Both sides of California's gay marriage debate say yesterday's ruling by a federal district court judge was only the opening salvo in a legal battle headed for the U.S. Supreme Court. And they've begun honing their arguments to ultimately sway the justices who will have the final say.
U.S. District Court Judge Vaughn Walker's opinion stated that the state's same-sex marriage ban amounts to unconstitutional discrimination and should be immediately struck down. He later issued a stay on the order overturning Proposition 8 to allow supporters of the measure to argue why the ban should remain in effect while they pursue an appeal.
Read Judge Walker's opinion HERE.
"We have other battles aheads of us," said former Bush administration Solicitor General Theodore Olson, who joined former counsel for Al Gore in the 2000 election, David Boies, in opposing Proposition 8.
"Ted and I have a deal -- He is going to get the five justices that were for him in Bush v. Gore and I'm going to get the 4 justices that were with me in Bush v. Gore," Boies joked Wednesday.
Supporters of the California same-sex marriage ban acknowledged Judge Walker's decision was not unexpected and conceded propsects that it will be reversed by the Ninth Circuit Court of Appeals also looked uncertain. But they are holding out hope for the Supreme Court.
"Let's not lose sight of the fact that this case is headed for the U.S. Supreme Court, where the right of states to define marriage as being between one man and one woman will be affirmed," said Maggie Gallagher, chair of the National Organization for Marriage.
When the case reaches the high court, Justice Anthony Kennedy could become the swing vote on a bench narrowly divided by liberals and conservatives, court observers say.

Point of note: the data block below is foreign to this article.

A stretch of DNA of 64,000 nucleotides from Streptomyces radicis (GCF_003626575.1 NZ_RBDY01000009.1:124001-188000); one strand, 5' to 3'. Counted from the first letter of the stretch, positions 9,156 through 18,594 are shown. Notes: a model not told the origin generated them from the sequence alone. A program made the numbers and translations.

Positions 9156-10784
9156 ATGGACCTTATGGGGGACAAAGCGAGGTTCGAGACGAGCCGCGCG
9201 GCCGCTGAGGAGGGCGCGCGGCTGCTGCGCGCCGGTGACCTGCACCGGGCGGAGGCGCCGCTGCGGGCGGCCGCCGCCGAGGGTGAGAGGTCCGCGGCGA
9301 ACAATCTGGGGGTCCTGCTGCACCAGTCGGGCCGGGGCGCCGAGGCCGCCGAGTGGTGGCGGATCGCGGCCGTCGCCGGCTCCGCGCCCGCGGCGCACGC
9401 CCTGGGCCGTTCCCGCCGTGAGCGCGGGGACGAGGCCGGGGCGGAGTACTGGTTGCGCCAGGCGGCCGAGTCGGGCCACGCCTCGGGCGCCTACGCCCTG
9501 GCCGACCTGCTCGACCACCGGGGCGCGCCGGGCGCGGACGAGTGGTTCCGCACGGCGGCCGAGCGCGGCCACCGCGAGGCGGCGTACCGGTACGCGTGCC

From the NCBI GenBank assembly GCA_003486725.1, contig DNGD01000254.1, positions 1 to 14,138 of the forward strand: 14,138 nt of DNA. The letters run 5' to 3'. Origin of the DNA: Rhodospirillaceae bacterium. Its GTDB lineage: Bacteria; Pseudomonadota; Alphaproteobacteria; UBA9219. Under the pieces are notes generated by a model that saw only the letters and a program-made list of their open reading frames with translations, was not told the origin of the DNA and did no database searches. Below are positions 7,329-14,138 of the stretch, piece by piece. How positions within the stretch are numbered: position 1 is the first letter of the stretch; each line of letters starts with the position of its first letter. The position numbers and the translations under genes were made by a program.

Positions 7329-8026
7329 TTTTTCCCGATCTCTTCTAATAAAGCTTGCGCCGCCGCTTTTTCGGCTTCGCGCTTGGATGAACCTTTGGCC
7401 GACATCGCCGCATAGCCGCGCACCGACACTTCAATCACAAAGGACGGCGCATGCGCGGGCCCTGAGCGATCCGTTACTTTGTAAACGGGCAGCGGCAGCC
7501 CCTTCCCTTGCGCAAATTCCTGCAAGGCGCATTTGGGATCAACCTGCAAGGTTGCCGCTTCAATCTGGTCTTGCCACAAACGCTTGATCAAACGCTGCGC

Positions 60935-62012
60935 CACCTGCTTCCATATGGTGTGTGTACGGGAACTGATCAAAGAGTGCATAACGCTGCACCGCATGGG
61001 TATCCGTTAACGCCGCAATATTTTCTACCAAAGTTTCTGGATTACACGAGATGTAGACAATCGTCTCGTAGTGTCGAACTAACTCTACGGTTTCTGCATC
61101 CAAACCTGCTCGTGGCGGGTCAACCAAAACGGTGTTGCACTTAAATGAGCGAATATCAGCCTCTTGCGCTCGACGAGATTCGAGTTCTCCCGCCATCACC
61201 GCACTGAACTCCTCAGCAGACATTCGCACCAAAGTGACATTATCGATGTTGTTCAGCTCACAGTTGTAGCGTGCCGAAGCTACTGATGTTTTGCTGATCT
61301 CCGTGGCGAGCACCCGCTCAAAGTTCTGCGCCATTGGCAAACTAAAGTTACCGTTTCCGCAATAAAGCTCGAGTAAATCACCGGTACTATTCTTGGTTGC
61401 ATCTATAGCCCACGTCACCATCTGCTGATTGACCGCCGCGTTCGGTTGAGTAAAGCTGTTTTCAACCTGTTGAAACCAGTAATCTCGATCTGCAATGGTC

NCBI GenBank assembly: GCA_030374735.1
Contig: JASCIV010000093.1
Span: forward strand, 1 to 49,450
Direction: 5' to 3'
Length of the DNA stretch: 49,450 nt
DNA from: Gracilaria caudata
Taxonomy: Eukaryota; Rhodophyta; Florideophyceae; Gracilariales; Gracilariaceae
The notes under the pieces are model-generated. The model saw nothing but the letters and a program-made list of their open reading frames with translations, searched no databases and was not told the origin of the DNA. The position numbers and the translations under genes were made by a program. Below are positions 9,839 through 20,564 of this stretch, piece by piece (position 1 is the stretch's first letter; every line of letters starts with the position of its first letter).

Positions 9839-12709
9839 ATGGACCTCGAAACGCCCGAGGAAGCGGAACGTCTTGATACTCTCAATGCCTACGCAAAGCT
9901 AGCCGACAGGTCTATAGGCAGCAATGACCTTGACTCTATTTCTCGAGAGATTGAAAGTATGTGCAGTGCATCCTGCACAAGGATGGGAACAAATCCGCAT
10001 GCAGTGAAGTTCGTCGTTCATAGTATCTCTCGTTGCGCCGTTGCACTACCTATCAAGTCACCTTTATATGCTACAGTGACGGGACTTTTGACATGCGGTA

"It has been Justice Anthony Kennedy at the center of a very sharply polarized four-four court who has consistently been over the years a very strong voice on gay rights," Slate's Dahlia Lithwick pointed out on "Good Morning America" today.
"He's been careful to say, 'This doesn't mean I'm for gay marriage, by the way.' But time after time, he's not just been the fifth vote for anti-discrimination principles, but he's also been a strong vote for things like dignity and humanity and the right to choose your own lifestyle," she said.
Still, how Kennedy or the other eight justices will vote is only speculation. The court does generally have a record of not making rulings that are contrary to majority public opinion.
A California Field poll of registered voters last month found 51 percent support legalizing gay marriage with 42 percent opposed.
But nationwide public views are more narrowly divided, according to the most recent ABC News/Washington Post poll. Forty-seven percent of Americans polled favor gay marriage while 50 percent are opposed.
In his decision Walker sharply criticized the voter-approved Proposition 8 as rooted in "unfounded stereotypes and prejudices."